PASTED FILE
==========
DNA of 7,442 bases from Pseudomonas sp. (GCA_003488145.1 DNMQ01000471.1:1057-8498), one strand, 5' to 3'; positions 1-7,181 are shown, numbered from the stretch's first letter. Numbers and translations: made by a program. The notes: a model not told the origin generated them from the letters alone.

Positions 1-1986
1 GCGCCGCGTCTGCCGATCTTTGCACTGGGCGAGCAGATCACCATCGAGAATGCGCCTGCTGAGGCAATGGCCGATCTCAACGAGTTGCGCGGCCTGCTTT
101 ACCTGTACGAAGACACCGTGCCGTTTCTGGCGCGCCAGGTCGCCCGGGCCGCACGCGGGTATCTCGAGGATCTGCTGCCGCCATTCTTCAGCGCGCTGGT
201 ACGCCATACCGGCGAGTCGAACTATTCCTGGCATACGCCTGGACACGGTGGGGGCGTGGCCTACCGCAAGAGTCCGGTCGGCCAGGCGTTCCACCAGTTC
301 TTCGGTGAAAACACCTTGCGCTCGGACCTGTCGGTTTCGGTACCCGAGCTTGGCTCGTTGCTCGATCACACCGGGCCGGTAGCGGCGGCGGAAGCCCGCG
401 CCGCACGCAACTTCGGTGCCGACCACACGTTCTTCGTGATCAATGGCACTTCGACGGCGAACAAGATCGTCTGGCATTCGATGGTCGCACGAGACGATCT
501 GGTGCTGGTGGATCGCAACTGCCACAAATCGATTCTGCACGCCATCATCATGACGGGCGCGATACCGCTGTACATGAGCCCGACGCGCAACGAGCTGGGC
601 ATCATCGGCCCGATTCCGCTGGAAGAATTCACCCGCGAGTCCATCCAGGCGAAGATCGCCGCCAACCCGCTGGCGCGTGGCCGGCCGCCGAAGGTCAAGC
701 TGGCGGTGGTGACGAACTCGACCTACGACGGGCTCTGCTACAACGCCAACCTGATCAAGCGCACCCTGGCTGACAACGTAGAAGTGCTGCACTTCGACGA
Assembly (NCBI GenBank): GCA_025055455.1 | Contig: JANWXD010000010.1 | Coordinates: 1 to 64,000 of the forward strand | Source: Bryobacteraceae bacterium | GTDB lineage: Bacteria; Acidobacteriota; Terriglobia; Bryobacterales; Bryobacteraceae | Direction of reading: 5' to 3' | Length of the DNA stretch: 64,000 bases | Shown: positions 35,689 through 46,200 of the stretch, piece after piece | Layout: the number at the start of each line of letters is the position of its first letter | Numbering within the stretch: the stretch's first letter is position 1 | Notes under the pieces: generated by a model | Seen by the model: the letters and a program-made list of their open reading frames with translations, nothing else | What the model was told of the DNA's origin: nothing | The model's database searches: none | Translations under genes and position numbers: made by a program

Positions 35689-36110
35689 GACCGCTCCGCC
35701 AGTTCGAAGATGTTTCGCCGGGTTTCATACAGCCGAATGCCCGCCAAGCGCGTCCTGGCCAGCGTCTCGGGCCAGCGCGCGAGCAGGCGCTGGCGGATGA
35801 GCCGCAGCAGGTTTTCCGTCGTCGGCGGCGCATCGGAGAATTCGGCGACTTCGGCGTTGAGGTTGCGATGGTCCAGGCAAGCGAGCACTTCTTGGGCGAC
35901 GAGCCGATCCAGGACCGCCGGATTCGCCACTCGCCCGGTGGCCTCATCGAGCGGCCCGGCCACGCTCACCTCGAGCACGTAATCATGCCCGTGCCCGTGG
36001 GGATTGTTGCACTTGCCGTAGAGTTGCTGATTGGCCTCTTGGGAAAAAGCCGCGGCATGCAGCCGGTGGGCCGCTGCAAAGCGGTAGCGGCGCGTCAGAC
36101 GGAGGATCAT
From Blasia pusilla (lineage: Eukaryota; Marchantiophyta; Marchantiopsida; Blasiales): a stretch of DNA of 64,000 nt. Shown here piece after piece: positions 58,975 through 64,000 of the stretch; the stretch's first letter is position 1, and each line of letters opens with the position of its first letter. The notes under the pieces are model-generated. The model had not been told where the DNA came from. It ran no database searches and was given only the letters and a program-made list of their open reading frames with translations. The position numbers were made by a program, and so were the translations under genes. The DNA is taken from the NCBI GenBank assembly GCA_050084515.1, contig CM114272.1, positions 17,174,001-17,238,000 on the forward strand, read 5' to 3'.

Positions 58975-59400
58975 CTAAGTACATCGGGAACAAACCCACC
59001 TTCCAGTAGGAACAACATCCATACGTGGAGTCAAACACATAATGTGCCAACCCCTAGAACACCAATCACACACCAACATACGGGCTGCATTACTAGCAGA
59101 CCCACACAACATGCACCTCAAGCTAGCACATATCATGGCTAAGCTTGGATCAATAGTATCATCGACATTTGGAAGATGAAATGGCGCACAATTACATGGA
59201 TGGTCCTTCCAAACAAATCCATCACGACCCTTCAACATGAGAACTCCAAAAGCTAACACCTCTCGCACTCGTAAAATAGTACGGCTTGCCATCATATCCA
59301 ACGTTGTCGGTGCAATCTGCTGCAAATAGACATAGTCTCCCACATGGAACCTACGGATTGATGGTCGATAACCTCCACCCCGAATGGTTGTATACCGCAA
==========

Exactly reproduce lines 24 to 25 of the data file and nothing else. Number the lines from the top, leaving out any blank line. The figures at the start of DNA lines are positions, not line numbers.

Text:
59201 TGGTCCTTCCAAACAAATCCATCACGACCCTTCAACATGAGAACTCCAAAAGCTAACACCTCTCGCACTCGTAAAATAGTACGGCTTGCCATCATATCCA
59301 ACGTTGTCGGTGCAATCTGCTGCAAATAGACATAGTCTCCCACATGGAACCTACGGATTGATGGTCGATAACCTCCACCCCGAATGGTTGTATACCGCAA